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The Road Ahead: Unanalyzed Evidence in Sexual Assault Cases

The above-titled National Institute of Justice special report by Nancy Ritter confronts the dilemma of untested sexual assault kits (SAKs).  The issue has garnered increasing attention lately, as police departments around the country report their discoveries of tens of thousands of untested SAKs, including Los Angeles (10,000), Dallas (12,000), and Detroit (10,500).

The entire report can be viewed from the NIJ's website, but here are a few of the interesting issues discussed.

  • Outsourcing - Some law enforcement agencies, including Los Angeles, opt to outsource some testing to private labs because of backlogs and staffing difficulties.  While alleviating some pressure on public labs, outsourcing presents additional costs and burdens.  Public labs must conduct a technical or "peer" review of analyses performed in private labs, which has led to what some refer to as a "new backlog."  Also, under the Supreme Court's decision in Melendez-Diaz v. Massachusetts, jurisdictions must pay for private lab scientists to testify in court in criminal cases if the testing is outsourced.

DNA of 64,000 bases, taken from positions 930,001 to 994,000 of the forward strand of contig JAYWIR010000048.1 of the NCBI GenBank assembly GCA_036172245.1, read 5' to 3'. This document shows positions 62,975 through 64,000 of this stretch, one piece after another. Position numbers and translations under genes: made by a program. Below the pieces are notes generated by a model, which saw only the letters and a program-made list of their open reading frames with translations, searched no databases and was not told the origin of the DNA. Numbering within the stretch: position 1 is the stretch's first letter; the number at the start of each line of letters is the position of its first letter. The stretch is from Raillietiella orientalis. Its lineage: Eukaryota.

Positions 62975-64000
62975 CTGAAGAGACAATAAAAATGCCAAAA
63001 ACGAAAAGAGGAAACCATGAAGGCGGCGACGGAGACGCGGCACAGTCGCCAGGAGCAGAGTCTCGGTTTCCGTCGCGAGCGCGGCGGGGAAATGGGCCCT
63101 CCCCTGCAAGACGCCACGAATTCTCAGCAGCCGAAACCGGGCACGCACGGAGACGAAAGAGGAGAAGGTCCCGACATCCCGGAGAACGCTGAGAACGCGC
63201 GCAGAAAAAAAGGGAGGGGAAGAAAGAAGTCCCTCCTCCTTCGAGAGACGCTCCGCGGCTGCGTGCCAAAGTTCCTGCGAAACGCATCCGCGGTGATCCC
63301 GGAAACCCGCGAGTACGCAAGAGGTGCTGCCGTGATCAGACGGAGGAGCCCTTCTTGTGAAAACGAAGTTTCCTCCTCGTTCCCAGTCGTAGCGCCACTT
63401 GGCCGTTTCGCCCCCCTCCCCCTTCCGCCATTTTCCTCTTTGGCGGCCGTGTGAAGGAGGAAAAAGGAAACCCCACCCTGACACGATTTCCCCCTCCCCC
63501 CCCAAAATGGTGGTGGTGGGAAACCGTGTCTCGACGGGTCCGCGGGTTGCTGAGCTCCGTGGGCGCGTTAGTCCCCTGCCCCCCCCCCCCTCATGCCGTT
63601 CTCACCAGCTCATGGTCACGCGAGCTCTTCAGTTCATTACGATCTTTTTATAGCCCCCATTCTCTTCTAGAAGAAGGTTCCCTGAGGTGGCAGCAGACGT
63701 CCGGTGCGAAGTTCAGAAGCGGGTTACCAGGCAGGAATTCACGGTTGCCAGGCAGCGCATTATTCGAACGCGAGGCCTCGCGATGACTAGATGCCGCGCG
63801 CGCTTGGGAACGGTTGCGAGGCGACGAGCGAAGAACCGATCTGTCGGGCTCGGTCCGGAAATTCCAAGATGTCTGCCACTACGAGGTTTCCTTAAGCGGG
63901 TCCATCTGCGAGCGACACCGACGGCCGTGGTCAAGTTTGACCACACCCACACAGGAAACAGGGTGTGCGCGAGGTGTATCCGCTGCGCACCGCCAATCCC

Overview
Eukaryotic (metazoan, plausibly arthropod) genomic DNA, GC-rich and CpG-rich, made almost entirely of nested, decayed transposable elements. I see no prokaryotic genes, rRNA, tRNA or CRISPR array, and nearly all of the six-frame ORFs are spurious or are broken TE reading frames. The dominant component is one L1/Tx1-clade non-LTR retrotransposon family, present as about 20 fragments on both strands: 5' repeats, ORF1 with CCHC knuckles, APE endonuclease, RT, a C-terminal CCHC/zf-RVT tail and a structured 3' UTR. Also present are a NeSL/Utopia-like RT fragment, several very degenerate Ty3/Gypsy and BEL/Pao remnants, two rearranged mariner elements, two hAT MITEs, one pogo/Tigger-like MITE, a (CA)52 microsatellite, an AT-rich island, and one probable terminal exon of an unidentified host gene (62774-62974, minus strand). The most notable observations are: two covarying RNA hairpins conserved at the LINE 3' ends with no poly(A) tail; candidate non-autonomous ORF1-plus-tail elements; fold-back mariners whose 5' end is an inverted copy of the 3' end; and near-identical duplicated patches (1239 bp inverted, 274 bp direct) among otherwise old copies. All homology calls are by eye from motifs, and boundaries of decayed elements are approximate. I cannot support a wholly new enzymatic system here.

• Victim Notification - Most agree that victims deserve to know if and when their untested SAKs are discovered, tested, or matched to a suspect, but the best procedure is debated.  One city mails an official-looking letter asking the victim to call regarding an unspecified matter.  Another city composes a team of four, including a victim advocate and former detective, to conduct in-person notifications.  In any event, the situation must be handled delicately.  Some victims may find peace upon learning their attacker from 20 years ago has been identified, but others may have moved on completely and are unwilling to revisit the crime. 

  • Statute of Limitations - The statutes of limitation for sexual assault charges have changed over the years, including recent changes in some jurisdictions that stop the clock if a DNA profile is obtained from the SAK.  But what about the thousands of untested SAKs that are discovered where the statute of limitations has clearly expired?  Testing of these SAKs may initially appear to be of lower priority, but victims' advocates argue testing may link the attacker to other unsolved crimes and provide closure to victims.

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